THE SUN COMES UP bright that day. It is a Friday-June 17, 1859. There is a little breeze from the northeast, a clear sky, and the promise of a warm day. The morning temperatures are normal, 75-to-80 degrees, with an offshore breeze that prevents the ocean from having a cooling effect.
By noon, people begin to notice something unusual is happening. The temperature has quickly risen to almost 100 degrees and the mountain breeze is becoming stronger and stronger. About 1 pm a heavy blast of hot air sweeps through the Goleta Valley from the direction of Santa Ynez Peak, driving even the hardiest into the shelter of their homes and filling them with terror; they think the end of the world has come.
The superheated air continues to pour down on the coast for the next hour. By 2 pm the temperature is an incredible 133 degrees! Many of the people take refuge behind the thick walls of Daniel Hill’s adobe, who is owner of Rancho La Goleta, where they pray fervently for the oppressive heat to be lifted.
For the next three hours the temperature hovers at 130 degrees; by 5 pm it has cooled off only slightly, to 122 degrees. The inhabitants wonder if this will ever come to an end. Then suddenly, as fast as it has come, the hot breeze dies and a cool marine breeze washes over the land. By 7 pm the temperature is a comfortable 77 degrees and the half-baked citizens emerge from their houses to see what damage has occurred.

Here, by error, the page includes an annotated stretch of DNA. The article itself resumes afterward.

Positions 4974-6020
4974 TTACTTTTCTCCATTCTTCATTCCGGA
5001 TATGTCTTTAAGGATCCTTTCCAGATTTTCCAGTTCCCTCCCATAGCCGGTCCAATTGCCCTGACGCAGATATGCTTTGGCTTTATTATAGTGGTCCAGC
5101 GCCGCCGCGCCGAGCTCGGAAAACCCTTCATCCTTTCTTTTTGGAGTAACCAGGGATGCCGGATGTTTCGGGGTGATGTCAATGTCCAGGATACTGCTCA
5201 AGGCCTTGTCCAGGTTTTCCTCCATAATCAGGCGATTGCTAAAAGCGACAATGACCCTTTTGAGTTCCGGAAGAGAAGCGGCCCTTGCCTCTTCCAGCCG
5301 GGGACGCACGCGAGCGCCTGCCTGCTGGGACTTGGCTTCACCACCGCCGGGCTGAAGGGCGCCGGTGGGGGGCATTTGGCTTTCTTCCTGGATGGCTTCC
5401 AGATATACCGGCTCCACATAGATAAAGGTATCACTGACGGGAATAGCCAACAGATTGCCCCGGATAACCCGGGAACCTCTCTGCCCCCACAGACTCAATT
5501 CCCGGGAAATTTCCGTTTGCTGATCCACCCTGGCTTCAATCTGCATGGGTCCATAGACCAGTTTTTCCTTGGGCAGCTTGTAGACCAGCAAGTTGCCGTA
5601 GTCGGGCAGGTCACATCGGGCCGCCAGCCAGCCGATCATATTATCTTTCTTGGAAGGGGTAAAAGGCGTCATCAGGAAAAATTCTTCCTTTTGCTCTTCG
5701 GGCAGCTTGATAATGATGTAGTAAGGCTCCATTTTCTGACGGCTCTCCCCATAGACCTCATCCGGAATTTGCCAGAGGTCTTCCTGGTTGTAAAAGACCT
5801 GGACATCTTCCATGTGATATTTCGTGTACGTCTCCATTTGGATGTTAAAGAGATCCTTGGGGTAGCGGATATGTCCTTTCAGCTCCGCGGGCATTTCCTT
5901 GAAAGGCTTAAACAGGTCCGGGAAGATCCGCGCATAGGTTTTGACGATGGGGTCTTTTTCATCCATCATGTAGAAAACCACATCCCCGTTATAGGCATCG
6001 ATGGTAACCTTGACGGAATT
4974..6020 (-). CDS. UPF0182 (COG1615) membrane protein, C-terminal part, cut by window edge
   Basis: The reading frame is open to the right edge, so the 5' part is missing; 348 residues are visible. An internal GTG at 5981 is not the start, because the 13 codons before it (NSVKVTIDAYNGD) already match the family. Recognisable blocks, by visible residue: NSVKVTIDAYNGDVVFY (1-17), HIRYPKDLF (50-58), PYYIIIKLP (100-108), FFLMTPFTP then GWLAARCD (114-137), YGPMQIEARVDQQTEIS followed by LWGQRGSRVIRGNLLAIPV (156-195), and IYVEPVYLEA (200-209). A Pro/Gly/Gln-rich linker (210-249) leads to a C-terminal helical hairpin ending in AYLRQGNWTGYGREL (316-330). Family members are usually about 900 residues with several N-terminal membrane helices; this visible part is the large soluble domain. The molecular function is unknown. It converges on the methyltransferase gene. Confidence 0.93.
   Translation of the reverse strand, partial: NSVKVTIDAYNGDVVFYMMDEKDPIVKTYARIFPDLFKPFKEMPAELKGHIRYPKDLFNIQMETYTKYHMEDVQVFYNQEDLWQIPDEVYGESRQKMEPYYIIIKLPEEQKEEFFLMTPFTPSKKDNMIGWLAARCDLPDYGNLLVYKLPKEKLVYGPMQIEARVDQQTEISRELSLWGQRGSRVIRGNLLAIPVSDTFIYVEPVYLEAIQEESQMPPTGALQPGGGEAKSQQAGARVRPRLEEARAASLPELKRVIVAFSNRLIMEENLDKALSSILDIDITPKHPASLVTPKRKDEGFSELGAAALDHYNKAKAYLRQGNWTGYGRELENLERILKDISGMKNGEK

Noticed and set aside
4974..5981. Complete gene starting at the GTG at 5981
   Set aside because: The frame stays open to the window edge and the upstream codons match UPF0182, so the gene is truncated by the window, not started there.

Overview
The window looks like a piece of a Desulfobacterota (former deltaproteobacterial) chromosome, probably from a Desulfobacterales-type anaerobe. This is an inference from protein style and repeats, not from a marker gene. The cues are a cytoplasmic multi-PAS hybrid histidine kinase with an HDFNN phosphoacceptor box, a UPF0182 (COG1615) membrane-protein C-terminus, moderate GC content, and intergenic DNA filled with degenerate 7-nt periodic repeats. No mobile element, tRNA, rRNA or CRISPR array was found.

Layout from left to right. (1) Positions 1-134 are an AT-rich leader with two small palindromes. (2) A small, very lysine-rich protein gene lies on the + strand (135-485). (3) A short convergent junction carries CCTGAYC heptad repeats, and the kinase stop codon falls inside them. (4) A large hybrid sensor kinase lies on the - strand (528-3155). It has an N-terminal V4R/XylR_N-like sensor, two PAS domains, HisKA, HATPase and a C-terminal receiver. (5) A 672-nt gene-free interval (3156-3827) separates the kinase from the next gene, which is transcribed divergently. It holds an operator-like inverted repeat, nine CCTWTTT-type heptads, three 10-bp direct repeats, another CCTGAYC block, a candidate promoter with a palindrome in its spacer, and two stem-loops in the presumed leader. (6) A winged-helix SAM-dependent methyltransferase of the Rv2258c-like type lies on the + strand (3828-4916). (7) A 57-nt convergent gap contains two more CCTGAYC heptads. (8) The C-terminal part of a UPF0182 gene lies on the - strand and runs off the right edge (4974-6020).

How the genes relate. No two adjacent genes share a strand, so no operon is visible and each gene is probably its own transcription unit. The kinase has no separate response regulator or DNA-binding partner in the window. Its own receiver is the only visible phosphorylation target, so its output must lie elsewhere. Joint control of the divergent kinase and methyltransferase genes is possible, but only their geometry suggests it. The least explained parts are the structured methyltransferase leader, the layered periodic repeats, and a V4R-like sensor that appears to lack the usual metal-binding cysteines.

“Birds had plummeted dead from the sky; others had flown into wells seeking cooler air and drowned,” says Walker Tompkins, describing the event in his book, Goleta the Good Land. “A fisherman in a rowboat made it in to the Goleta sandspit with his face and arms blistered as if he had been exposed to a blast furnace.”
“Calves, rabbits and cattle died on their feet,” adds a government report. “Fruit fell from trees to the ground, scorched on the windward side; all vegetable gardens were ruined.”
Did this really happen? There are no doubters among those who are here in Santa Barbara on Wednesday, June 27th, 1990, when the Painted Cave Fire starts and the temperature a sizzling 108 degrees.
“The seasons here usually change slowly, some say not at all,” Russ Spencer writes in an article in the News & Review in 1986. “But Santa Ana winds can turn a brisk, 60-degree winter day into something resembling the inside of a clothes dryer.”
There are times in the mountains when the wind seems to blow incessantly. In the morning, at first light, the breeze begins to kick up. As the sun warms the mountain slopes the air begins to heat, and to expand, rising upward. Cooler marine air moves across the valley floor, a soft wind that replaces the ascending air, and it, too, moves up the mountain wall. By afternoon the columns of air tower over the mountains, once again cooling, and condensing to form billowing cumulus clouds, a picturesque backdrop for the city.
In the evening the wind reverses itself, the clouds disappearing, the cooler, heavier air falling from the sky, down canyon, and into the sea, off-shore breezes that fill the sails of the small boats just off the edge of the harbor.
But these winds do not threaten. It is the cruel and capricious santa ana, or sundowner, which does – causing the severe fire weather which determines whether a fire will lay down like a docile dog or whip up into a frenzy of uncontrollable fury.
These devil winds are known by many names-simoon, santa ana or sundowner in Southern California; chinook in Colorado; ghibli in the Middle East; zonda in the Argentinian Andes. It is a condition initiated by conditions a thousand miles away, where high pressure on the western slope of the Rocky Mountains forces the dry, hot desert air toward the Pacific Coast.